Appearance''A. tinctoria'' has a bright blue flower. The plant has a dark red root of blackish appearance externally, but blue-red inside, with a whitish core.
NamingIn English in the late medieval era, the name alkanet meant ''A. tinctoria''. In the centuries since then, the name has come to be used informally for some botanically related other plants; see Alkanet.
UsesThe root produces a fine red colouring material, which has been used as a dye in the Mediterranean region since antiquity. The root as a dyestuff is soluble in alcohol, ether, and the oils, but is insoluble in water. It is used to give colour to wines and alcoholic tinctures, to vegetable oils, and to varnishes.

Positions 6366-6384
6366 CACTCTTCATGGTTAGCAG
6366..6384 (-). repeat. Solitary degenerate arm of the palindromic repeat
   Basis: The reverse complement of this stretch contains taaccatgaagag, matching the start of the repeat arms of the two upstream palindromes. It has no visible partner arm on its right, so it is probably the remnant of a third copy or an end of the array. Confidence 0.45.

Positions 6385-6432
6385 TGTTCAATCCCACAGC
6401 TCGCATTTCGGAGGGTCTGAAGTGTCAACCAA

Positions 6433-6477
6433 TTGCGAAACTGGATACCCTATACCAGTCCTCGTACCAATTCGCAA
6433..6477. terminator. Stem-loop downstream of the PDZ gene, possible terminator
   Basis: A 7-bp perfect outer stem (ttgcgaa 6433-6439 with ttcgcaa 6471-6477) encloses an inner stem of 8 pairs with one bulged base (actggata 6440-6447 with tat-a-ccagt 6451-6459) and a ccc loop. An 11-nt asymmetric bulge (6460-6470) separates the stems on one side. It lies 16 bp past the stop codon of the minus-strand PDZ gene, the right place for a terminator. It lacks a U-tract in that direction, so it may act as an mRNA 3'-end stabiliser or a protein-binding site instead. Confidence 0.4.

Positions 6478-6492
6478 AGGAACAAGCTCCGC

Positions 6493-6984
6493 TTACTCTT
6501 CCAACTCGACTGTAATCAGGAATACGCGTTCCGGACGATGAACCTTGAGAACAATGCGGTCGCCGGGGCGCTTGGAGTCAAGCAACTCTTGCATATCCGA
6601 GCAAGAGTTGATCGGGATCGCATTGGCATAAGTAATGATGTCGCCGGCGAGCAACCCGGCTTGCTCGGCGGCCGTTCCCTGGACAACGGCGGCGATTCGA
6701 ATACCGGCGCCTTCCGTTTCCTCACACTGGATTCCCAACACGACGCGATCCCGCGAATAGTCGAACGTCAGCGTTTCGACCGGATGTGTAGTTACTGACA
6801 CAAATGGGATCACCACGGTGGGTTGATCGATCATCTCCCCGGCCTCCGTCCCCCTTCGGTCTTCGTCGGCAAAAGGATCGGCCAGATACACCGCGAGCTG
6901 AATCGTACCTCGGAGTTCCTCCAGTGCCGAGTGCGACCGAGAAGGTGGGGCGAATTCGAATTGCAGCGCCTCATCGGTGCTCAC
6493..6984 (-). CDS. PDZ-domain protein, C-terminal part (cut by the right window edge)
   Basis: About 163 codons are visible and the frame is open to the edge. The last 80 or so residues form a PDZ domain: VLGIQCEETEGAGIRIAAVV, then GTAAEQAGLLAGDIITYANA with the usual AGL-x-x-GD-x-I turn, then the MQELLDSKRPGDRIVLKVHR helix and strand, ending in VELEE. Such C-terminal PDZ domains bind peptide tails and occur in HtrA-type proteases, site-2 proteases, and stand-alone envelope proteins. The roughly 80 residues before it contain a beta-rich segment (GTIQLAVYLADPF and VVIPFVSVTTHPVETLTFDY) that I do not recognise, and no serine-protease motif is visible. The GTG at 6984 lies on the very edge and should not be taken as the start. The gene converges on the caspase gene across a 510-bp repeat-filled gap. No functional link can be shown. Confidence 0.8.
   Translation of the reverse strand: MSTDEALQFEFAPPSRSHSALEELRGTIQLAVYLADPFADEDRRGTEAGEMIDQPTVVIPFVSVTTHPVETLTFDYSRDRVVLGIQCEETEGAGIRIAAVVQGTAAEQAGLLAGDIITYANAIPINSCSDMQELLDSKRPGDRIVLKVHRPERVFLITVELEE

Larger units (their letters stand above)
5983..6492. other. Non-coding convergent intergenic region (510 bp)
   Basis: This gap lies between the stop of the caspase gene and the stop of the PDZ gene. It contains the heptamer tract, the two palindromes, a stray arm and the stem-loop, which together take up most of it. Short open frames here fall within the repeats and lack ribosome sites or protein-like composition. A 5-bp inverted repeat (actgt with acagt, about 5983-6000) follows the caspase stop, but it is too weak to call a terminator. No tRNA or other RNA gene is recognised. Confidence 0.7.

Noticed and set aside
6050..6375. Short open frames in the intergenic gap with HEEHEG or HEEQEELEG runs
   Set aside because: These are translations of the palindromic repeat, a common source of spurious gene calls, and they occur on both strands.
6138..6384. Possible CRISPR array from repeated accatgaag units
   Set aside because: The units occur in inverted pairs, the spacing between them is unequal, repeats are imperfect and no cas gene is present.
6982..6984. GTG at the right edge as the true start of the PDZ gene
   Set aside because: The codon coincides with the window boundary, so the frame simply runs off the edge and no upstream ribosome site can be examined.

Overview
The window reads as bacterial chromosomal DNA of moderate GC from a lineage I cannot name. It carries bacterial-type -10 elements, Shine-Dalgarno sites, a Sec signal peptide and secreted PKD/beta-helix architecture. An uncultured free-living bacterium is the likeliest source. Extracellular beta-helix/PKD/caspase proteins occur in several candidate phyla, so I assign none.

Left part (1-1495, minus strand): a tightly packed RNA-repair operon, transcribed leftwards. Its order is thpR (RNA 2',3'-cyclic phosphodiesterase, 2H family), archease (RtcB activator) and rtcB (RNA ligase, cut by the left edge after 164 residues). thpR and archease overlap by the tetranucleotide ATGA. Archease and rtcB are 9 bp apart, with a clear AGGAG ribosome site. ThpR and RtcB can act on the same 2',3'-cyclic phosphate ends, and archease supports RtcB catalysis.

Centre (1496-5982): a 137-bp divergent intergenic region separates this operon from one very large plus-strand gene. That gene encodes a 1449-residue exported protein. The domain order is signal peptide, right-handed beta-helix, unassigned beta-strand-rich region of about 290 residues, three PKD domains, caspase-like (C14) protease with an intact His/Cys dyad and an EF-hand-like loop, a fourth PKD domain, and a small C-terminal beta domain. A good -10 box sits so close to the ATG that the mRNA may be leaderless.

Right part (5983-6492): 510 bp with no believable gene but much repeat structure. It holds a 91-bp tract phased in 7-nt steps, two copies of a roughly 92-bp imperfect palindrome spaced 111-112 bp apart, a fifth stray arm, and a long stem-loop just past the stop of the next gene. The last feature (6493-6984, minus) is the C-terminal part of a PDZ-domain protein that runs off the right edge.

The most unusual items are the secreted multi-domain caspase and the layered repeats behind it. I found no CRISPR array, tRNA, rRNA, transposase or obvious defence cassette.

Powdered and mixed with oil, the alkanet root is used as a wood stain. When mixed into an oily environment, it imparts a crimson color to the oil, which when applied to a wood, moves the wood color towards dark-red-brown rosewood, and accentuates the grain of the wood.
Alkanet is traditionally used in Indian food under the name ''ratan jot'', and lends its red colour to some versions of the curry dish ''rogan josh''. In Australia, alkanet is approved for use as a food colouring, but in the European Union, it is not.
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